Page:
Is Parenting Time Limited to Parents?

No. There are some cases in Arizona where grandparents or similar family relatives can seek parenting time with a child in a case.  However, a non-parent can only seek parenting time with a child if the child’s parents have divorced or if at least one parent is deceased or missing for three months in the least. The non-parent seeking parenting time must be considered a parental figure by the child to be granted such rights.

As mentioned before, parenting time is largely granted on a case by case basis. Your attorney is the best source for information about parenting time for your situation. Every case is unique.

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Written by Canterbury Law Group

How to Protect Yourself against Creditor Harassment in Arizona

If you are far behind on a loan payment, you can expect the collection calls to start. However, if the collection calls are very frequent and disrupt your life, or the calls are threatening in any manner, then it can be considered harassment. Many indebted Arizonians face harassing calls and other harmful collection efforts from creditors. Here are several steps you can take to stop the abuse.

Try to Negotiate with the Creditor

The easiest and cost-free solution you can take is to try to negotiate with the creditor to settle the debt. Instead of not picking up the phone, in which case the creditor will find other ways to reach you, or ignoring calls, talk to the creditor directly. If your finances are too tight to pay back your loans, discuss it with your creditor and you may be able to come to new terms. Depending on your negotiating skills, and the creditor’s willingness, you may be able to get a payment extension, a reduced interest rate or a waiver or both.

If the creditor is particularly abusive, it is probably best not to engage should the behavior gets worse on the part of the creditor.

Call a Lawyer Immediately

It’s highly recommended to call a bankruptcy lawyer in Scottsdale or your local area to put a legal stop to harmful third party collection efforts. There are attorneys who specialize in providing relief to those who suffer from abusive creditors. No matter how much you owe, creditors cannot harass you as a part of their collection efforts. There are both federal and Arizona state laws to protect debtors against harassing creditors.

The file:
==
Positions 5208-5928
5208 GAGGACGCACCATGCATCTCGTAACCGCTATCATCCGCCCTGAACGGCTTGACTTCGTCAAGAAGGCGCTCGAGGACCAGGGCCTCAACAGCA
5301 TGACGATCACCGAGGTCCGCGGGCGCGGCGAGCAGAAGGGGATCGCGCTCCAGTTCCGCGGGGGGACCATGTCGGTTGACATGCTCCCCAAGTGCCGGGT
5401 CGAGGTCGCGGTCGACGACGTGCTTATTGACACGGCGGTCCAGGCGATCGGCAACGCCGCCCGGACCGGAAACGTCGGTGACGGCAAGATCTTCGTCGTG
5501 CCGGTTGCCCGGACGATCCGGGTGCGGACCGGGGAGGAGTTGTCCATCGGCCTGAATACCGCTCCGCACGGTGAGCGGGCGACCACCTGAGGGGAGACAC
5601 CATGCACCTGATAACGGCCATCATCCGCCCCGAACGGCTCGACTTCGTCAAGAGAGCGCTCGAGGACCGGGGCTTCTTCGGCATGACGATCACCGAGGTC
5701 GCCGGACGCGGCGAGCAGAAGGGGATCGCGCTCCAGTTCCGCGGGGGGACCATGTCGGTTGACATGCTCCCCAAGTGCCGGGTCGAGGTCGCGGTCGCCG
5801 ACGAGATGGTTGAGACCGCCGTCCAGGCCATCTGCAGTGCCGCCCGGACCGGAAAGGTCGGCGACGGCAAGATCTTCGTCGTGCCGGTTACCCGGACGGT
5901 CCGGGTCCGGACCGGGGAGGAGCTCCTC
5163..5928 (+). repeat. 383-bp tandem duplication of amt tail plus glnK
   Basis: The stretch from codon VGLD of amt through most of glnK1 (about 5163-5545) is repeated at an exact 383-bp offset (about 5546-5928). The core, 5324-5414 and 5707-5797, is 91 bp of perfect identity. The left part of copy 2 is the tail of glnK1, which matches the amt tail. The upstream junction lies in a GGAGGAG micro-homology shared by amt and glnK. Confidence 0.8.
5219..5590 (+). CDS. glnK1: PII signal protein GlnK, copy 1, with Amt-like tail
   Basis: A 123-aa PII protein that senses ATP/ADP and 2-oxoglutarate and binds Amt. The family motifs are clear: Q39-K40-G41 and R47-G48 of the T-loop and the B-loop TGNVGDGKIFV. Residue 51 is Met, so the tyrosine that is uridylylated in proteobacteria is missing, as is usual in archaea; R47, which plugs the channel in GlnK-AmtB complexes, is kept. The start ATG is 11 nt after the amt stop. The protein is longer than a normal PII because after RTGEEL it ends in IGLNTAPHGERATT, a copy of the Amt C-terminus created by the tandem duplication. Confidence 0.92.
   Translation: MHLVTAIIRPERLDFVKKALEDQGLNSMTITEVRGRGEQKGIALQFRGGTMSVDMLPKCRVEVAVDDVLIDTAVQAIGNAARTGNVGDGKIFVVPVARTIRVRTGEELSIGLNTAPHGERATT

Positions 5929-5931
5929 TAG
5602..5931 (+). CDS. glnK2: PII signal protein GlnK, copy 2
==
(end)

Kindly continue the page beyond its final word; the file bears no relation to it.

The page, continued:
Protection is granted to consumers under the Fair Debt Collection Practices Act (FDCPA). The law outlines personal rights when it comes to debt collection practices. You can consult with a lawyer to find out whether any of your rights under FDCPA has been violated. The lawyer will be able to tell you if the behavior you have endured from the creditor can be considered a legitimate collection effort and what remedies you may have under the FDCPA.

You Can Sue if You are a Victim of Abusive Practices

If you know that you have been subjected to illegitimate collection efforts or practices that can be considered harassment, you can sue the creditor in question with the help of an attorney. The collection practices in question may be considered a violation of either state or federal law.

Harassment, in general,  that involves constant phone calls, multiple phone calls on the same day, auto dialing calls and calling without leaving messages can be considered unfair practices. If the debtor calls your friends, family, employer or another third party regarding your finances, then it is a violation of the law.  Other common creditor harassment practices include the use of threats, such as a threat to call the police on you, charging even more in addition to the debt such as late fees, not validating the debt or continuing to contact you after you have clearly stated your intent to refute the debt. If you have been subjected to any of these, you can take your case to court.